JEFFERSON CITY - The first sponsor of a gun safety measure in the 2013 Missouri legislative session said the public is being confused about what he is intending to do.
One day before the Connecticut shooting on Dec. 14, Sen. Dan Brown, R-Rolla, filed a measure intended to create gun safety education programs for school faculty members and students.
The proposal is twofold, creating the Active Shooter and Intruder Response Training for Schools Program for educators and using the National Rifle Association's Eddie Eagle GunSafe Program for first grade students.
The bill would place the training program in all Missouri public and charter schools. The goal of the program is to enable school employees to respond to dangerous situations such as an armed intruder and requires eight hours of initial training as well as four hours of continuing training. School faculty would also be required to participate in annual intruder response drills.
Rep. Stacey Newman, D-St. Louis, doubts that any person could prevent fatalities when confronted by a shooter.
"If someone comes in my door right here with a semiautomatic weapon that can fire many rounds a minute, there's nothing I can do. There's nothing we can do," Newman said.
Brown said the term "gun safety" has caused confusion, leaving some worried that students would be taught how to handle a gun.
"I want to stress that this bill has nothing to do with teaching kids how to shoot or gun safety. It's a gun safe program," Brown said.
Brown said the difference between these terms is nuanced but essential. Students would be taught who to tell should they come across a firearm, rather than how to handle it.
Brown said that schools bear a responsibility for their students' safety, and that the bill is a necessary step. In addition to the training program, the bill would also force schools to teach the NRA's Eddie Eagle GunSafe Program to first grade students. The program employs an animated video reminiscent of a childrens television show. It's tagline: "If you see a gun, STOP! Don't touch. Leave the area. Tell an adult."
"We teach citizenship, we teach social skills. I think we need to teach children what to do if they see a firearm," Brown said.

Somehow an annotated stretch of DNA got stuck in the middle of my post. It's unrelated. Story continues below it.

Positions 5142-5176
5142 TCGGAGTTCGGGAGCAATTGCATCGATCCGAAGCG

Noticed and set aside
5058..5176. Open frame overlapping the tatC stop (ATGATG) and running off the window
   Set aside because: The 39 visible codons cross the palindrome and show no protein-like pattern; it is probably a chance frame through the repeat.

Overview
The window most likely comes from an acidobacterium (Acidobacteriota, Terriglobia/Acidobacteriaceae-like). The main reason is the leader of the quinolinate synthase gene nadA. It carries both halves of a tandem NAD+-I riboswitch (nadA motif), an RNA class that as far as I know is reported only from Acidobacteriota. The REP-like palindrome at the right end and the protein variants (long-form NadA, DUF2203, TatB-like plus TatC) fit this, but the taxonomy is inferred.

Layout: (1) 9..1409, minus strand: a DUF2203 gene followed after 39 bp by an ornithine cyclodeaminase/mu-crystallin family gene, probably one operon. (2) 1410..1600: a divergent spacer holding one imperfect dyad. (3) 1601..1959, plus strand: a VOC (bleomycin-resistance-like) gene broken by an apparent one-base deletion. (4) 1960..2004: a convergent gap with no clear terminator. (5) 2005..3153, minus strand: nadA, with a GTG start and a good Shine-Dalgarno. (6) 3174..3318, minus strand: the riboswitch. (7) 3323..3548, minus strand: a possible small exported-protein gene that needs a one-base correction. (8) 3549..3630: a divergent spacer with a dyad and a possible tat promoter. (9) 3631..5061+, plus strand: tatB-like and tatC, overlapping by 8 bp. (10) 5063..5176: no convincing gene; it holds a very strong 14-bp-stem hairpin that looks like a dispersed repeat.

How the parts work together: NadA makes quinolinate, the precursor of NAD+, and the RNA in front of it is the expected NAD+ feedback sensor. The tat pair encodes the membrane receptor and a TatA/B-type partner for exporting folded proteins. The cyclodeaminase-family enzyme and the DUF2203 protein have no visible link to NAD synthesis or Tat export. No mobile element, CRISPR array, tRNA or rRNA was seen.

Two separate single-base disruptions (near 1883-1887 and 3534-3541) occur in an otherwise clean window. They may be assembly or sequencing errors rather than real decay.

Brown cited his five grandchildren who attend public schools, as well as two family members that teach at public schools, as one of the reasons why he felt the bill was necessary. However, Newman questioned his motives due to his ties with the NRA.
"It's to increase gun sales," Newman said. "If you're going to teach...young people in grade schools about firearms, you're encouraging them to use them, to have their parents purchase them."
Newman, who has been involved with the White House gun control initiative and recently hosted a forum with medical and law enforcement professionals, believes that Brown's measure will do little if anything to curb gun violence and accidents. Newman said experts at the forum said that in order to keep children safe from guns, they have to be taken out of the house.
"We've had law enforcement who have children who have found their weapons in their home, and of course training is all there. Training doesn't do a whole lot when your child's been shot," Newman said. "The advice of the professionals...(is) that weapon in your home is going to increase your chances of fatality."
Brown's bill is not the only one that has something to add to the nation's conversation on guns. Some House and Senate Republicans have sponsored measures that would nullify proposed federal gun regulations by making it a crime to enforce them. A bill in the House would also exempt firearms that are made and remain in Missouri from these same regulations. Other bills, sponsored mostly by Democrats, would enforce gun safety measures, such as making it a crime to fail to lock up a firearm that is not in use.
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